Service activities can be grouped into two categories: institutional service and professional service. Institutional service includes all those activities that are not directly related to teaching and research but that contribute indirectly to these missions. University administration and committee work are forms of institutional service. The work is often difficult and time consuming and important to the well-being of the entire intellectual community. Professional service usually refers to work done in support of the various academic disciplines at large.

Faculty Workload

Faculty workloads should be determined in clear accord with an institution's stated mission. Since teaching and research are the highest priorities of the University of Missouri, faculty activities should be directed primarily toward these areas. The traditional 40-40-20 distribution (i.e., 40 percent of effort devoted to teaching, 40 percent to research and 20 percent to service) has been long accepted as a norm. This does not mean that these exact percentages are strictly applied to each professor, but that an overall departmental or divisional effort should conform closely to these ideals.

There are a number of considerations in establishing faculty workload. The determination of faculty workloads should be an integral part of institutional planning, regular personnel decisions (particularly hiring, promotion and tenure), annual faculty evaluation, and salary deliberations. Individual professors should negotiate with their departmental chairpersons the division of their labors. There should be a clear and direct relationship between the percentage of effort devoted to teaching, research, service, and extension by faculty and the allocation of rewards by the administration based on supervisory and peer evaluation of merit in these specific tasks. The total workload for all regular faculty should be comparable. There is no reason to expect other than 100 percent from any individual. The individual's workload distribution may legitimately vary considerably from the norm, as each individual may excel indifferent areas. However, the overall department effort adheres to priorities.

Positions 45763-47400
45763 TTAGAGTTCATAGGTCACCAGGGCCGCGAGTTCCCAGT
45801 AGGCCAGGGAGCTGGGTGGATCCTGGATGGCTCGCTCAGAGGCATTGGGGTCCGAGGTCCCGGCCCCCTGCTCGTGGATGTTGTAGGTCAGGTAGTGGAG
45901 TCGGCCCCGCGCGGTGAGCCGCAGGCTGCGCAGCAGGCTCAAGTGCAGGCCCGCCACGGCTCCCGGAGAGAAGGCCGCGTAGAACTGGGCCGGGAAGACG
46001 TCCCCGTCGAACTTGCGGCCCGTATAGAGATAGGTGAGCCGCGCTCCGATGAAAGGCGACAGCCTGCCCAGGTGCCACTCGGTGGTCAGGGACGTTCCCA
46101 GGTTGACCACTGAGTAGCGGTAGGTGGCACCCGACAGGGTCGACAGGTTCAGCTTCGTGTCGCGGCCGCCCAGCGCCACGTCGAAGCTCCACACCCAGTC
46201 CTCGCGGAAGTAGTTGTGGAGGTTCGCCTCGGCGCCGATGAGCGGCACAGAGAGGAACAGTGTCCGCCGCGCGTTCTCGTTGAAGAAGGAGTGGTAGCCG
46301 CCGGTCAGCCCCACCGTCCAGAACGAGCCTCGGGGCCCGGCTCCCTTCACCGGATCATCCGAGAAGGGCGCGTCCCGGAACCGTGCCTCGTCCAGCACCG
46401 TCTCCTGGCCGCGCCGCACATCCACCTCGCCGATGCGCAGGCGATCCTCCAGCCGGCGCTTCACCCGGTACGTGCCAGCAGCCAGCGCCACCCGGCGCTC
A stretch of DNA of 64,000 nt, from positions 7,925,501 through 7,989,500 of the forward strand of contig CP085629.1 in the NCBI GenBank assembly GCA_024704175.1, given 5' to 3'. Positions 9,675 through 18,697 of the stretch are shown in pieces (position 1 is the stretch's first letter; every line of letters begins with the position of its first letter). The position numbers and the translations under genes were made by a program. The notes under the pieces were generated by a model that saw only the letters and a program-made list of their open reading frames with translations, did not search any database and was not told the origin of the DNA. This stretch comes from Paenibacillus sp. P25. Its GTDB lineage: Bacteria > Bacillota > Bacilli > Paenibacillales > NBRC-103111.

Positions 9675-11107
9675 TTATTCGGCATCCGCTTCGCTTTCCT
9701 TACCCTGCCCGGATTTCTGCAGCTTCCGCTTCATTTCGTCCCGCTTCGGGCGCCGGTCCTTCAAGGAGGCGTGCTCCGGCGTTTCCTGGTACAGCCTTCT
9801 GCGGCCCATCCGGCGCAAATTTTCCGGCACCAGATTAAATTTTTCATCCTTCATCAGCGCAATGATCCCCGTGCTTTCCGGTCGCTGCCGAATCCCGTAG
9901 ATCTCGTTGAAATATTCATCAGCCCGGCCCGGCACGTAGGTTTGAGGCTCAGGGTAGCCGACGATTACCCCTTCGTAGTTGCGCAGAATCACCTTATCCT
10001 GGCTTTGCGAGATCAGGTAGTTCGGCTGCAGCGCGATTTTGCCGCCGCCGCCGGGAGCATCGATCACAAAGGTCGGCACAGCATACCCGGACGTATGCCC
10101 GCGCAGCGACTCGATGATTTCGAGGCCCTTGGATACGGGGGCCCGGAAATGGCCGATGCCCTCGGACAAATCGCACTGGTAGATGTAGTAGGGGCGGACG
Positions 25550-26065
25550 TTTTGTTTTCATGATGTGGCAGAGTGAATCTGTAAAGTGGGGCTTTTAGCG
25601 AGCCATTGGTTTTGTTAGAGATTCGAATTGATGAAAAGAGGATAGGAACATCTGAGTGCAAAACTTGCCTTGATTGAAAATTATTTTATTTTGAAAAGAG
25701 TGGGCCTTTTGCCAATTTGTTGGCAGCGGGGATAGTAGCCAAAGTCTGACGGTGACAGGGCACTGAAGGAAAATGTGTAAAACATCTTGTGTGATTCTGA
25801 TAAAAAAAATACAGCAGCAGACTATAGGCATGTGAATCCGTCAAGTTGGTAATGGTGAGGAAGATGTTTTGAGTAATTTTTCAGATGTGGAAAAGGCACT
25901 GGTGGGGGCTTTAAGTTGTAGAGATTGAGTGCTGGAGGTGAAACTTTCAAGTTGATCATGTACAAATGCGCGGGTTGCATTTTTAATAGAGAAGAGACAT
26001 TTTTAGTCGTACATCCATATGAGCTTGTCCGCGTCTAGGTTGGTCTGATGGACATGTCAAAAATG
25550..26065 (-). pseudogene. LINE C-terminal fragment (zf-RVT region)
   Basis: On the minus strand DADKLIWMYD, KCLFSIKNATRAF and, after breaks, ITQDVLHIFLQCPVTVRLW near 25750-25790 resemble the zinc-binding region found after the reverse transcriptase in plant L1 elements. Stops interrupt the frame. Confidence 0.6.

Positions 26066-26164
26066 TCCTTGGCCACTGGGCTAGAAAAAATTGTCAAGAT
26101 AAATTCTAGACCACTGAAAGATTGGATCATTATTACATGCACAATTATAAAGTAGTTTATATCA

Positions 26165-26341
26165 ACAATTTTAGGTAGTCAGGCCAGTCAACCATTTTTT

In general, each three-credit class taught is equal to 10% of an individual's total effort for the year (20% per semester). Refinements of this principle are needed to reflect the differences in types of teaching, levels of students being taught, and other influencing factors. Certain types of adjustments must be made to take into account the realities of any specific department. For example, not all classes are equally difficult to teach. In some disciplines, it might be appropriate to adjust the model to take into account number of student credit hours, the number of students, or class contact hours per professor. Adjustments need to be made in order to recognize faculty roles in the direction of individualized studies and graduate theses and dissertations. Other adjustments have to be made for laboratory, studio, clinical, and apprentice supervision and teaching.

Research and service are more difficult to quantify than teaching and cannot be reduced to a convenient formula. This has led to a heuristic method of determining percentage of effort by calculating the percent of teaching, adding any formal or contractual allocation of research effort (as on federally funded grants), and dividing the remaining effort into research, extension and service, negotiated between each individual professor and his or her department chairperson.


All workload policies should be conceived and administered in accord with the mission of the institution. The mission of the UM includes teaching, research, extension and service. Research is the feature that most distinguishes the University from other institutions of higher education in the state. Every division and department must have a commitment to research that is equal to the commitment to teaching. Furthermore, the distinctiveness of each department and division needs to be considered in establishing guidelines or policies. The need to integrate the determination of annual workloads into a total personnel policy is essential.

(Taken from the report of the Faculty Council Task Force on Faculty Workload, 1983/1989).

Reviewed July 16, 2010.